Brianne: Yes, that’s it. So the balance and then one more thing that it made me think of, because you’re mentioning how Ian can react to you seeing it, and I think there’s two parts of it. There’s like, one, the person who cares for you kind of directly. And in this case, I don’t just mean you. I also mean me and everybody else. This came up in another one of my conversations, too. She was like, “And it’s hard, because when I do that…” for her, it was with working. She was like, “And I really want to take on this project. But I know that if I do it, I’ll have to rest for two weeks after, and my partner will have to take care of me. And at that level, that’s not fair to him.” So there’s like balancing this other person. And then there’s also, I’m thinking about it with family events, people who know that you have been sick in the past, and then see you eating or drinking what looks normally, will also assume that it’s over. There’s like, I don’t even know how to describe it. But there’s this weird interplay with how other people perceive your level of health. I don’t know if this is making sense or not.

Chrystal: Oh, absolutely. People think that you’re fine. If I really get it together and there’s something I have to go to and I put some hair and makeup on, I rest all day so I can spend two or three hours out of the house. Everyone’s like, “You look so good! You must be fine now.” No, I’m gonna sleep for three days after being here, but you don’t want to be a bag and say that, but people do think you must be fine. It’s true, it’s the invisible illness. “You must be fine now! You look so good! You’ve put on some weight! Oh, I’m so happy you’re doing well!” And you’re like, “I’m barely surviving, but sure. Thanks.” And people mean well, it’s hard because everybody means well, nobody knows what to make of it. But, yeah, you go out and people think that you’re okay.

Brianne: Yeah. And it’s like you don’t, one, want to be like, “Well, actually…” because it’s not the point of the conversation.

Chrystal: Yeah, you’re a jerk if you’re like, “Well actually, I’m gonna pay for this for days.”

Brianne: Yeah, yeah. And I just wish, I guess that’s why I’m doing this as a podcast. I just wish that we culturally had more of an awareness and a script for that. Because I think it’s that people who haven’t experienced it firsthand, or secondhand we’ll say, like with a close friend or loved one, they really have no idea that this level of sick even exists.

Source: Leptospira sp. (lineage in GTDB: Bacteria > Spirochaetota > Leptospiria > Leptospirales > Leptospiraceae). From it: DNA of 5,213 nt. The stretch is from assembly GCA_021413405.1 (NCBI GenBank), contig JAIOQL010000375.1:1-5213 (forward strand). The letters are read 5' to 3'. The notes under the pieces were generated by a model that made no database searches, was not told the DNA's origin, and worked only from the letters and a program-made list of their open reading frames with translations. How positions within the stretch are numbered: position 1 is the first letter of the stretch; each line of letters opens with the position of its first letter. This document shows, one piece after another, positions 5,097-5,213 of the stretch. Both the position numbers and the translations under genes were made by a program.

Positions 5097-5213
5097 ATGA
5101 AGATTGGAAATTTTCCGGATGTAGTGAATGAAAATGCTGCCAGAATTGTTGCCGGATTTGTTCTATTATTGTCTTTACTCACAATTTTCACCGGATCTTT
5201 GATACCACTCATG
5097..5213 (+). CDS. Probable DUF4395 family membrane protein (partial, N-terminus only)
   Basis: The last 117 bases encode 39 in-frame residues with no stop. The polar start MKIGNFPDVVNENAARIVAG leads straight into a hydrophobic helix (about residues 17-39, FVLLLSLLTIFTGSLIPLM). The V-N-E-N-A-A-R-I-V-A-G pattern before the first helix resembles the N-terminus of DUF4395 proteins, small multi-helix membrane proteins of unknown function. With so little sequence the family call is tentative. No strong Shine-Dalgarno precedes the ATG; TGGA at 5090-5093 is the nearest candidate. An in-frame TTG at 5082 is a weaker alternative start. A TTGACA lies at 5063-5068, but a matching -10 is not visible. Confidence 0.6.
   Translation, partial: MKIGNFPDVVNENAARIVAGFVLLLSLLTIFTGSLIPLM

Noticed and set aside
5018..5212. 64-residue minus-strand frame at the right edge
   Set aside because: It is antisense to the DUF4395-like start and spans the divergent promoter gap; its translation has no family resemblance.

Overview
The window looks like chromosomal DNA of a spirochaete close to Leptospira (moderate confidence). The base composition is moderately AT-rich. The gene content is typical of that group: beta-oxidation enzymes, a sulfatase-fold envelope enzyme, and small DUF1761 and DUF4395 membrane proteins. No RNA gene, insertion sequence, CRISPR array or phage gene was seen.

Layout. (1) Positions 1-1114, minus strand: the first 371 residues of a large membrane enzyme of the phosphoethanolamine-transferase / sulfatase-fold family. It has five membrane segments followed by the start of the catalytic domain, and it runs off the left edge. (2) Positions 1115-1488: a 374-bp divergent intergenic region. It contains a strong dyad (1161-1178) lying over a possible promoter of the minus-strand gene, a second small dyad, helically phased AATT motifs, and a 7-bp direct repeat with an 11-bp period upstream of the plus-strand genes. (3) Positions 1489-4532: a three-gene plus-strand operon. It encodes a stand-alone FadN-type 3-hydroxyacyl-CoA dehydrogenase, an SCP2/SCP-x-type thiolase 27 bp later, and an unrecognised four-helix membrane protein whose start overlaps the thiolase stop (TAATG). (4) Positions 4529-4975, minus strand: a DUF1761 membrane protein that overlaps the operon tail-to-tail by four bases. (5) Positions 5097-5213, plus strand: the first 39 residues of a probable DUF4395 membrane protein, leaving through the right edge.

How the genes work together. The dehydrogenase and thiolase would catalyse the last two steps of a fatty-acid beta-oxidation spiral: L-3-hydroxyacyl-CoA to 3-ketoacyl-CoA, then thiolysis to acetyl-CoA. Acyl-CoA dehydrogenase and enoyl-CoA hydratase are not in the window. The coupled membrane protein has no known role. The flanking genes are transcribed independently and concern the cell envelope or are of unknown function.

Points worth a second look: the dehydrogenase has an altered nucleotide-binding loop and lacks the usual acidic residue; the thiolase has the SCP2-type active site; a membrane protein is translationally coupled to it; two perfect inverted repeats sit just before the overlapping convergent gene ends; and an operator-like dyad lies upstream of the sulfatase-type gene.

Chrystal: No, no, I went into my work and my boss said, and that’s another thing that culturally bothers me, is where I worked and I think in a lot of people’s work, having good judgment isn’t appreciated. People just want stamina. If you work until… like I told my boss before this happened, I kept saying, “I’m not doing well. I’ve got way too much workload. I need to deal with my stress better, obviously. But there’s way too much for me to do in a day. I’m not getting it done. I’m gonna drop a ball or I’m gonna get sick.” I got sick. And culturally, we value stamina over judgment. Like maybe if I’d used some better judgment and taken some time off, I wouldn’t have gotten this sick, but that would’ve been frowned upon at work. It would have been like I was just weak. You know what I mean? We do value stamina over judgment. And I went into work just recently and visited. And it was during this flare, and it was really bad. I hadn’t eaten so I could leave the house that day without being in pain. I’d had no food. It was two o’clock in the afternoon, and I kept being told how I looked the best I’d looked in ages. Well I was still carrying at that point some steroid weight. The last time he’d seen me I’d been cripplingly ill and for months, so I was very, very thin. “You look so good! I cannot believe it. You’ve put on weight. I can’t believe you’re sick, this is the best you’ve ever looked.” And I’m like, “That’s why I’m not coming back to work here.”

Brianne: Yeah. Yeah, it doesn’t… it’s not that simple.

Chrystal: How do we talk about it? And how do we teach people to talk about it with people that have an invisible illness?

Brianne: Yeah. Yeah, that’s what… this is one of the great questions of this undertaking.

Chrystal: Because unless you’re lying in bed, people assume that you’re okay. If you’re up and out doing something, sometimes I have to take my child places. But people assume, “Oh, you’re doing better now.” No. But I do have to… I’m not bedridden 24 hours a day, but I’m not well. yeah.

Brianne: And also like, talking about it honestly isn’t a play for pity or sympathy.

Chrystal: No it’s just real.

Brianne: Yeah, it’s like people… because they don’t know what it is or how to respond to it, I think it turns on a lot of listening filters when you’re trying to explain it to somebody. And they’re like, “Okay, I should be sympathetic right now.” And like, sure, yes, like empathy would be good, but I’m not telling you this for that reason.

Chrystal: No, I just want you to understand where I am. We just want to be understood where we’re at and that we’re not going to be fine tomorrow. And I used to go places and I’d be scared that somebody would see me because they would be like, “Well, Chrystal isn’t working. She’s too sick to work but she’s here?” Yeah but this is like the only thing I’m going to do this week. You know what I mean? I’m afraid of people seeing me doing something where I might be smiling.

Brianne: Yes. And it feels nuts to think that, and I absolutely agree and also feel that way.

Chrystal: Definitely.